By Rebecca Wade

Virginia recently passed a new statute allowing for post-conviction sentence reductions for prisoners in exchange for their cooperation in specific criminal cases. Criminal defense attorney Rebecca Wade offers insights into how this amendment benefits prosecutors and what it means for prisoners who possess information in ongoing cases.

What Changed With Post-Conviction Sentence Reductions?

“Up until this year, Virginia had no statutes that allowed for any sentence reduction due to cooperation with the prosecution,” says Wade. “If you wanted to cooperate in a case, you wanted to try to do so early on. And you were really relying on prosecutorial discretion — hoping that since you were cooperating, the prosecution may go easier on you.” Whether a person’s cooperation counted for anything largely depended on what county they were in and the culture and policies of the prosecutor’s office. However, Virginia’s new statute makes early cooperation less important because prison terms can now be reduced after sentencing.

Continuing Cooperation

Wade explains that because the law allows for continuing cooperation, it is largely geared towards ‘jailhouses snitches’. “Say you’re in jail and you hear somebody confess to something, or you gain information after sentencing. That allows you to go back and have your sentence reduced,” says Wade. “Before in Virginia, you couldn’t do that, so if you were in prison and your ‘bunkie’ confessed to a murder, there was no way to get your sentence reduced by cooperating. Now there is.”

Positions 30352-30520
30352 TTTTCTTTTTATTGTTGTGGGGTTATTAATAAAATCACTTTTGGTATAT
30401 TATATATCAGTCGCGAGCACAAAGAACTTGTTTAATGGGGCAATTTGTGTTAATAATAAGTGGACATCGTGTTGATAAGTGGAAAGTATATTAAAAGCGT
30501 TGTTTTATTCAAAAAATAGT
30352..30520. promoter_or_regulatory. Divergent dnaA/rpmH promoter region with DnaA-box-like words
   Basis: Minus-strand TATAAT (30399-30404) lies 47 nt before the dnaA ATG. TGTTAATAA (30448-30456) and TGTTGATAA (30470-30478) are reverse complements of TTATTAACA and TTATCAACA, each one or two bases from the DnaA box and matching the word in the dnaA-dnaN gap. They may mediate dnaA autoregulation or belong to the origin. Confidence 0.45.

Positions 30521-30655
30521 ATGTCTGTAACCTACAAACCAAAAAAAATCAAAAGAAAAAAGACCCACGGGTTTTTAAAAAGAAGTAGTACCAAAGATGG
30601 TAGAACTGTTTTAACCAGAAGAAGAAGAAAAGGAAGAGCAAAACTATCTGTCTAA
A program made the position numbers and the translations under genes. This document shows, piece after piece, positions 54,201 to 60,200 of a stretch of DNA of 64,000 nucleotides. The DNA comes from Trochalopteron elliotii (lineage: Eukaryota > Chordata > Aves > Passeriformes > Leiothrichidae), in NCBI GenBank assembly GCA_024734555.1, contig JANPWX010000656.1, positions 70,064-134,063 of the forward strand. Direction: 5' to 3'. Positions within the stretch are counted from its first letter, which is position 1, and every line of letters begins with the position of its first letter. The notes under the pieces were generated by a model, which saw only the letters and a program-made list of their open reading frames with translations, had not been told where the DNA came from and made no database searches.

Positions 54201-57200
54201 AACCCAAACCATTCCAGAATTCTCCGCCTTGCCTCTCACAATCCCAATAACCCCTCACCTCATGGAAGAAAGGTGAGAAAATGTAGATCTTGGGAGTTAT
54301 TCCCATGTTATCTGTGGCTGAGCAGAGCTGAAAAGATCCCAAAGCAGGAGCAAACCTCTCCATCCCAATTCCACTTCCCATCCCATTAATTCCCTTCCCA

This new statute largely benefits the prosecution because a testimony from someone who’s already been sentenced with a significant amount of time holds some weight. “It sends a message to the jury that the charges the defendant is facing are very serious, which can be very helpful for the prosecutor.”

What Crimes Can Have Their Sentences Reduced?

One thing that’s particularly interesting about this statute, is that it limits the crimes for which a sentence can be reduced after sentencing. “The only thing that this statute allows for are crimes of violence and drug crimes,” says Wade.

About the Author

This is a photo of Rebecca Wade. She is a family law and criminal defense attorney at Old Town Lawyers.

Rebecca Janet Wade

Rebecca Wade is a partner at Wade Grimes Friedman Meinken & Leischner PLLC, practicing in all areas of family law and criminal law having experience with protective orders, divorce, child custody and visitation, child protective services investigations, juvenile delinquency, and criminal charges.

Wade has been named a 2023 Best Lawyer in America by U.S. News & World Report, a 2023 Super Lawyer in Northern Virginia and Washington D.C., and a 2020-2021 Top Lawyer by Northern Virginia Magazine.

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